They were more likely to control their children, and at a younger age form monogamous nuclear families, and to restrict sexual behaviour. Significantly, cross-cultural studies also show that these family patterns are associated with larger states and more advanced economies.

The rise of civilisations can thus be seen primarily as the result of people gradually developing this ‘civilized’ temperament, which in my book Biohistory I argue causes people to be hard working, market oriented, and more accepting of wider authority. At the extreme it also causes people to be more impersonal in their outlook, and thus more likely to support government by laws and institutions, such as a republic, rather than rule by a man.


The fall of Rome

Now that we’ve established the basics, let us see how this applies to the fall of Rome. Rising C in the sixth century BC caused Romans to become more impersonal in their loyalties. They were able to expel their kings and form a republic – something that also happened in Etruscan cities around this time. C rose to a peak probably in the mid-third century BC, based on our knowledge of family patterns, and then started to fall.

As it fell, the state became increasingly unstable as loyalties transferred from republican institutions to individuals such as Sulla, Marius and Caesar. The same process continued under the empire, with the senate gradually losing power until giving way to naked absolutism by the early third century. Eventually, loyalties became so personal that even a distant emperor could no longer command obedience, and the empire fell apart.

Alongside this change was economic decline. Recent studies of deposits in the Arctic ice show a significant fall in metal production after the first century AD, with the greatest decline happening before the empire collapsed. All accounts show a decline in trade and even the use of money, with a widespread reversion to barter. Lower C people are simply not as productive or good at trade as those with higher C. A weaker economy also reduced tax revenues, forcing debasement of the currency to raise badly needed funds and putting additional pressure on the state.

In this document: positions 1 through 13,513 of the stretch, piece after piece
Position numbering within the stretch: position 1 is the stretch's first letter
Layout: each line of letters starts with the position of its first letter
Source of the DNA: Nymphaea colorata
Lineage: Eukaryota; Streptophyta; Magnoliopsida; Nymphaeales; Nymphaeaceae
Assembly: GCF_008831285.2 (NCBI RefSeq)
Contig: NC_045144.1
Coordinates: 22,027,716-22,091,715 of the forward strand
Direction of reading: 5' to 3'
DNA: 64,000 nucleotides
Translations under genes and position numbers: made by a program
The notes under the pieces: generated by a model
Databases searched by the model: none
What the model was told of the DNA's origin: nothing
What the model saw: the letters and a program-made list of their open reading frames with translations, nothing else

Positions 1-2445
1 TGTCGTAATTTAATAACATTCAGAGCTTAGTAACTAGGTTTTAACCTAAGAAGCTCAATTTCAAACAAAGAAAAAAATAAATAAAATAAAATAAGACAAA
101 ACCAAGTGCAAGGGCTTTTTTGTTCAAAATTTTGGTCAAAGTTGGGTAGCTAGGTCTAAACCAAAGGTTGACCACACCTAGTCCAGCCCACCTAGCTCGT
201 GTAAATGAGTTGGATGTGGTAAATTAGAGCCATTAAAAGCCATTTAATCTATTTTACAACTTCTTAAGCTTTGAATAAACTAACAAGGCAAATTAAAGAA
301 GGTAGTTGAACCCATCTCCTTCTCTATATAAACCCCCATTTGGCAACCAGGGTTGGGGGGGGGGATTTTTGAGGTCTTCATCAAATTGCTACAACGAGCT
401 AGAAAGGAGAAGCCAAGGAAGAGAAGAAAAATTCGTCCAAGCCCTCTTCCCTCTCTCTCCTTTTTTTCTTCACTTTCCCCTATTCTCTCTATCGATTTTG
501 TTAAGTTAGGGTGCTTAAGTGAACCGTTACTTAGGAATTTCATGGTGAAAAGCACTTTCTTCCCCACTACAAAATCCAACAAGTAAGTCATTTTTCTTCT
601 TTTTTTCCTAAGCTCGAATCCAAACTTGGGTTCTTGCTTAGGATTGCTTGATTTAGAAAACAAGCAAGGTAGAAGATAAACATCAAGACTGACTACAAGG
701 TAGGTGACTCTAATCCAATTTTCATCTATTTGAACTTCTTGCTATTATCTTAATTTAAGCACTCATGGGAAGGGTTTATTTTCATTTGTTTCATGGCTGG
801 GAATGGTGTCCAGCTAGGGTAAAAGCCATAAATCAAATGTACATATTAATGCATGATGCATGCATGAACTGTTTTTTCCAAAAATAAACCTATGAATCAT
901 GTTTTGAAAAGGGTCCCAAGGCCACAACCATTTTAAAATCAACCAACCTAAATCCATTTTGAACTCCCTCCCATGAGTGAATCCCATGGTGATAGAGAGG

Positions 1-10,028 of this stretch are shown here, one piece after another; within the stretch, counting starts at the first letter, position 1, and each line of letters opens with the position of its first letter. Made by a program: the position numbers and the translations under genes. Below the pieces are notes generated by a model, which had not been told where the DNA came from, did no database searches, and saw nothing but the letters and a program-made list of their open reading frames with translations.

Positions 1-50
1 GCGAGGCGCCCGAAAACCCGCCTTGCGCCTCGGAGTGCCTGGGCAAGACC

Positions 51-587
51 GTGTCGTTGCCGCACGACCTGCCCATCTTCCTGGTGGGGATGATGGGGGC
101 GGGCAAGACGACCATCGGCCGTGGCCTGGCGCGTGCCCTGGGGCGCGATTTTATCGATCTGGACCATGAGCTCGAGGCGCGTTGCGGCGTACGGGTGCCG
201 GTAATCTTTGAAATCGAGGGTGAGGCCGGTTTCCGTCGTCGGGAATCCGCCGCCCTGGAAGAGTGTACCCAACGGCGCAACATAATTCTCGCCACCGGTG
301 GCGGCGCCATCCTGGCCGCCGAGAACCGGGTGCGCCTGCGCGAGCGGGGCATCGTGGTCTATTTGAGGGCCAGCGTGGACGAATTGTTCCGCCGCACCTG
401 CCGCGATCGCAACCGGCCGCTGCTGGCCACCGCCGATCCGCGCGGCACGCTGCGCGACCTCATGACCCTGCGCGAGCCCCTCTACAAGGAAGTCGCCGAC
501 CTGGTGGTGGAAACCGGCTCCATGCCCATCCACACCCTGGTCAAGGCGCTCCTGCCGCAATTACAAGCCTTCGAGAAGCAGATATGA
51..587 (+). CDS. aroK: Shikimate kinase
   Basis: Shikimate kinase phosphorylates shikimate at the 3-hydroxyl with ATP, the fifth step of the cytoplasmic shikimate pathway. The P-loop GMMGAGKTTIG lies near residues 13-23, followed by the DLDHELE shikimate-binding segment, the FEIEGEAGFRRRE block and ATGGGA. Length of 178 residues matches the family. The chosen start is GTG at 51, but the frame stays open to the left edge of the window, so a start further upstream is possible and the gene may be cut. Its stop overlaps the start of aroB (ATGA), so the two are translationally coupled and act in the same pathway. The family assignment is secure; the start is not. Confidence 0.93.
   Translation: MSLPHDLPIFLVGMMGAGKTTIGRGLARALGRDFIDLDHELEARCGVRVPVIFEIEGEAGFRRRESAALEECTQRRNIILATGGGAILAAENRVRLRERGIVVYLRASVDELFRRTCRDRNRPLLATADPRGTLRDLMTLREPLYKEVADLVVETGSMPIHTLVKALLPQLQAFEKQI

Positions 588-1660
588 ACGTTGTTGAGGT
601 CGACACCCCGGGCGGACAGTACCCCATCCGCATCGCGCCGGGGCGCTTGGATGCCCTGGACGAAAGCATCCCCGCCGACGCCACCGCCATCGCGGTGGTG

Considering all this together, the real question is not why the empire fell, but why it took so long. High C family patterns began weakening in the late second century BC, but the empire lasted for another 600 years. This is the objection raised by Professor Fagan to the ‘decadence’ theory, and it has three distinct answers:

The first is that civilisation decline involves two separate processes. The first we have mentioned is the decline in the ‘C’ of civilisation system. The second is the decline of a system we call ‘V’ for vigour, and which involves aggression, patriarchy and an element of punishment and brutality.

While C promotes flexible thinking, V, especially when induced by the harsh punishment of children, can significantly inhibit it. Further, V actually supports C so that civilisation decline occurs first as a fall in V and then in C. Thus, the early stages of decline show an increase in creativity and economic skills as V falls faster than C, and a decline later as C falls more rapidly.

The same process can be clearly seen in our own civilisation day. Before the 1960s there was only a moderate change in sexual behaviour, but a very strong decline in indications of V such as punishment of children and the subjection of women. Thus it is that around 1970 western economies grew faster than a century earlier when C was at its peak, and faster than today when falling C has begun to hurt productivity. The Roman equivalent of the 1970s would be the late second century BC, which was also a time of rapid commercial growth.